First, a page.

type, but that she needs "unloos-
ening." He suggested that Sam
abandon the history line and do a
"defrosting job" on his sister.
All in all Sam sums it up as an
interesting experience. And he has
acquired several new phone num-
bers that he says will be looked
into shortly.
It pays to advertise in The
Daily !

Air Journal
To Interview
Si ngn gStar
WPAG T oT
'M' Union History
Bonnie Elms, camnpus "singing
star of tomorrow," will be inter-
viewed over "Michigan Journal of
the Air" at 6:15 p.m. today over
WHRV, and "Campus Quarter,"
9:45 a.m. today, WPAG, will fea-
ture Michigan Union history.
The student-produced "Journal
of the Air" will also highlight
America's third party system, pre-
sent and past, with an eye to the
1948 campaign. A feature on "the
new look' for men plus a story on
American coeds going abroad in
an experiment for peaceful living
will be offered.
Student Cast
The cast includes John Benja-
min, Roger Shepard, Jim Lee, Dick
Mitchell, Marilyn Sheel, Gene Van
Buren, Ray Kurtzman. Directed
by Audrey Lawrence, "Journal"
was written this week by Marian
Burton, Jim Schiavone, Shirley
Russell, and Gene Van Buren.
The story behind the founding
of the Union in 1904 and the ori-
gin of the first Union in the old
Judge Cooley House in 1907, will
be told on "Campus Quarter."
Directed by Roger Shepard, the
show was written by Leah Marlin
and Marjorie Zaller. In the cast
are Dick Mitchell, Ed Johnston,
Ken Armstrong, Jim Lynch, Gene
Van Buren, Doug Sinn, John Ben-
jamin, and John Momeyer
Original Drama
"Potluck," an original one-act
farce by Jim Hodge adapted for
radio, will be presented by the
Michigan Radio Workshop at
10:45 p.m. tomorrow over WHRV.
The frothy plot revolves around
the trials of singing commercial
writers.
Dawn Demont, Ed Johnston,
Dean Currie, Jim Schiavone, and
Ralph Cappucilli are in the cast.
The play is directed by John
Carroll.
Both the original drama and
the Journal of the Air show are
products of a new seminar course
in the speech department.

-Daily-Wise.
DISCUSS STUDENT PROBLEMS--Delegates from Michigan
schools and colleges pictured, attended the regional National
Student Association meeting held here last week. They are (top
row, from left to right) Carl Weideman, Detroit College of Law;
Al Schafer, Wayne University; Gordon Manna, Michigan State
and Rollo O'Hare, Wayne University. (Bottom row) Joe Hans-
knecht, Aquinas College; Lou Birnbaum, University of Michigan;
Harvey Weisberg, regional president, University of Michigan and
Jo Ann Seitz, regional secretary from MaryGrove College.
Fr Institute Is Springboard
For Careers in Government

Revelli Seeks Man To Share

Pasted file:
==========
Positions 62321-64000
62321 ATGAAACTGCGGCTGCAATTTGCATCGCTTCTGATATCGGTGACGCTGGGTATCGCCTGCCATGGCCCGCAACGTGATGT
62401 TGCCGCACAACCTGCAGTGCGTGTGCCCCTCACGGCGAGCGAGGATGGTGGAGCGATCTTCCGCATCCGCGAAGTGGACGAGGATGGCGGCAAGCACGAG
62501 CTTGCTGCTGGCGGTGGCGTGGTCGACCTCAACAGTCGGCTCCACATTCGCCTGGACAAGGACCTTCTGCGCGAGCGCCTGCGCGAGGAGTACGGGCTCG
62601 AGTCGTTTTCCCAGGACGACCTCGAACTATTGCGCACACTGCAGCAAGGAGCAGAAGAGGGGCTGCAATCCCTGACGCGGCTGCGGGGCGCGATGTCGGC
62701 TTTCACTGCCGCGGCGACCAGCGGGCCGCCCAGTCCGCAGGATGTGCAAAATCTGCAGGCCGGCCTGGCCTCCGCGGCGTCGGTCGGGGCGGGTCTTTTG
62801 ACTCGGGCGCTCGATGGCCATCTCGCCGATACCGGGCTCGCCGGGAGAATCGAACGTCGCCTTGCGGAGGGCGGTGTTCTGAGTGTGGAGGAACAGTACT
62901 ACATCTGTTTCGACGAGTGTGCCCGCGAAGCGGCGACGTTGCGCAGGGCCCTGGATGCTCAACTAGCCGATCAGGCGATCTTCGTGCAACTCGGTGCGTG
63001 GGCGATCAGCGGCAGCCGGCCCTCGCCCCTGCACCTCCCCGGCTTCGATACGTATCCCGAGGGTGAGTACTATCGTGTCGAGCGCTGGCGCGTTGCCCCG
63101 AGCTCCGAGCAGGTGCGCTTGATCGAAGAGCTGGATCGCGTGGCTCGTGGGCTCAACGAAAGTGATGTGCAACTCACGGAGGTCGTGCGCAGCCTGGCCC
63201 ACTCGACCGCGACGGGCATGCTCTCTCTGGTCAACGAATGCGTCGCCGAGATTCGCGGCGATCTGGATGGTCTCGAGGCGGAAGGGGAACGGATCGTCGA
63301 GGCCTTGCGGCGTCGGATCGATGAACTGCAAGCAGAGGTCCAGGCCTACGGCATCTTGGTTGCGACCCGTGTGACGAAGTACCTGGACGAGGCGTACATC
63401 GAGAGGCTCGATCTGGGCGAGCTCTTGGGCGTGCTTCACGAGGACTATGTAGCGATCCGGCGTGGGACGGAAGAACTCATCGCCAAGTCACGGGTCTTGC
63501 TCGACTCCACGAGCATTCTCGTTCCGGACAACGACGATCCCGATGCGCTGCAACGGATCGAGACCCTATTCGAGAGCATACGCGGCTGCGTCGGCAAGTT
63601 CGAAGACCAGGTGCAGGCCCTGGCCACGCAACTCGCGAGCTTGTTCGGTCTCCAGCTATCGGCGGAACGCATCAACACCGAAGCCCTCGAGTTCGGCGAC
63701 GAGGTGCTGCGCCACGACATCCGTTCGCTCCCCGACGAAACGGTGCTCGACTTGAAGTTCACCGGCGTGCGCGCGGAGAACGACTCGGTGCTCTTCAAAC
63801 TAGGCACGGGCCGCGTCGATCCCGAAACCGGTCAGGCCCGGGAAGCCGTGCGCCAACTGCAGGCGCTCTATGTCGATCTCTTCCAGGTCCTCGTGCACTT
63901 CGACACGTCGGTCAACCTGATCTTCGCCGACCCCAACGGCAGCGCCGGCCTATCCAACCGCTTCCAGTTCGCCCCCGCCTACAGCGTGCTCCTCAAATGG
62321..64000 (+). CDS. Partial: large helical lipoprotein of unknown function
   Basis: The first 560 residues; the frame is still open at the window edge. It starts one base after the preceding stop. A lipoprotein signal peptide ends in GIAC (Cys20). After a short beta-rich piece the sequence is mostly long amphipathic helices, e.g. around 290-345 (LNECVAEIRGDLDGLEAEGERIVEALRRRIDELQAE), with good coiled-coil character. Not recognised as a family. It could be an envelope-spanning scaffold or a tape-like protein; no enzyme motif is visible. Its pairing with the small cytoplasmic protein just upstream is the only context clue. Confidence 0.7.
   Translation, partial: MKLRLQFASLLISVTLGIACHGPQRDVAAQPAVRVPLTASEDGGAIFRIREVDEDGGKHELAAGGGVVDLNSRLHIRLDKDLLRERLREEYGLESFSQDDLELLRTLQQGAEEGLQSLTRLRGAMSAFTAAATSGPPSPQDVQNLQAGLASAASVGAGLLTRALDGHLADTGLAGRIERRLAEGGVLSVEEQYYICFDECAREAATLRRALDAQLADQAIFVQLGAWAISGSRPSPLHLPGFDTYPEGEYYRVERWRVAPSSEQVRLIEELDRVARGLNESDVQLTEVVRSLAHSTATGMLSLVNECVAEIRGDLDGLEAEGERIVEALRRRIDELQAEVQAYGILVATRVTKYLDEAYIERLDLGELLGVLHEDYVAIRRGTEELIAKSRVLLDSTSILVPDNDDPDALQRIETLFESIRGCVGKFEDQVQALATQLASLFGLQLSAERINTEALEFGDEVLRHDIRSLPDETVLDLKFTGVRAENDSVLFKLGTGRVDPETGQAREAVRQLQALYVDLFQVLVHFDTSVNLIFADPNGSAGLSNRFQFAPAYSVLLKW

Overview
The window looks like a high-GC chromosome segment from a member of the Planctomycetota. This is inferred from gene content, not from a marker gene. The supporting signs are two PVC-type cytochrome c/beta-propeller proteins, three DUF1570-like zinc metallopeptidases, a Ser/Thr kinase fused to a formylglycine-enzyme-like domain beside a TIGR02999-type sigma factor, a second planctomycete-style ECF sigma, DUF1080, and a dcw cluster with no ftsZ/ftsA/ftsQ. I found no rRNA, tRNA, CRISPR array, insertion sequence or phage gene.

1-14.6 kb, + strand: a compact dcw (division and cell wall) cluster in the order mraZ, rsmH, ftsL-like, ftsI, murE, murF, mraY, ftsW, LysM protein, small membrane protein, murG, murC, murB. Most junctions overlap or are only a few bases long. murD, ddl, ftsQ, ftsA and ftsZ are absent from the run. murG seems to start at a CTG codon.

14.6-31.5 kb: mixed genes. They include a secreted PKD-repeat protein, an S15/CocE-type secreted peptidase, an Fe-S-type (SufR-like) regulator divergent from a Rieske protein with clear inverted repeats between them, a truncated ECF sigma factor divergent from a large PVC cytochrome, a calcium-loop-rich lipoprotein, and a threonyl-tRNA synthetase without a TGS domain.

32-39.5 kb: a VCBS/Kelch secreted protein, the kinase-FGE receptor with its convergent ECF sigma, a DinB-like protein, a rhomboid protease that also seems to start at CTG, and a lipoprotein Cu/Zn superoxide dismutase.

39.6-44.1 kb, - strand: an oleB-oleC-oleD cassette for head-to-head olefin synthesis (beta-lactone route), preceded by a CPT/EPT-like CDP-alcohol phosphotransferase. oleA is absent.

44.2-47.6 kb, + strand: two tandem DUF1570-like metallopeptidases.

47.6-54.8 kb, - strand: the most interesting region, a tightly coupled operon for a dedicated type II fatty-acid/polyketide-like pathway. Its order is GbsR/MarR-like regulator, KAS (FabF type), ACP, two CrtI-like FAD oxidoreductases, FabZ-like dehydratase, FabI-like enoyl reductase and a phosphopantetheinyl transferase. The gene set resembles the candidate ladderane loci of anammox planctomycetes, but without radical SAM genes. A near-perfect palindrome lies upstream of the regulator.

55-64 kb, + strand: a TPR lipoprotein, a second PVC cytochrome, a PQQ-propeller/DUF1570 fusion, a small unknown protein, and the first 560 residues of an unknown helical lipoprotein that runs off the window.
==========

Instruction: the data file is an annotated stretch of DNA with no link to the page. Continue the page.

In New-Found Jazz Concerto
By ALICE BRINKMAN
Man wit liout music is pretty low in the evolutionary scale - -
thropologists tell us, but music without man can cause its share of the
blues too.
Prof. William D. Revelli, conductor of the University Bands, has
the "blues" but not the man to play them. He is proud possessor of a
musical manuscript, "Concerto in Jazz," a new work which he hopes
to preview before an American audience.
Uncovered in England

The concerto was discovered in England by an
publisher, Jack Mills. When Mills

American music

heard it performed by the London
Philharmonic, he said to himself,
"This is even more American than
American music. He obtained the
publishing rights from its English
composer, Donald Philips, and
brought it to America where Philip
Lang, noted arranger has arranged
it for band.
The composition employs up-to-
the-minute rhythms with move-
ments of boogie, swing, and shades
of "St. Louis Blues."
Unveil in May
Prof. Revelli plans to introduce
the number in a May concert here
as a piano solo with band accom-
paniment.
If you are an advanced pianist,
with considerable experience in
music of the modern idiom and in-
terested in introducing a contem-
porary work, Prof. Revelli invites
you to drop in at Harris Hall or
call Ext. 2114 for an audition.

Parade Slated
For Michigras
Plans are underway for the gala
parade to precede Michigras, on
the afternoon of April 23.
The parade will wend its way
down State Street. Any campus
organization may submit entries
for the parade.
Prizes will be awarded for the
cleverest and most original ei-
tries.
Letters explaining entry proce-
dure will be sent to all organiza-
tions by March 11.
Anyone with questions about
booths should contact Bill Tat-
tersall at 2-3236 or Judy Diggs
at 2-5618.
'Abraham Lincoln was the first
President to issue a Thanksgiving
day proclamation.

Organization
Reports ,Due
(2iiiiita (huml Faie
Denial ofApprov al
Any organization on campus
which has not filed its second
semester report with the Office
of Student Affairs by inoon. Mon-
day will be taken from the Unti-
versity's officially approved list,
it was announced yestierday.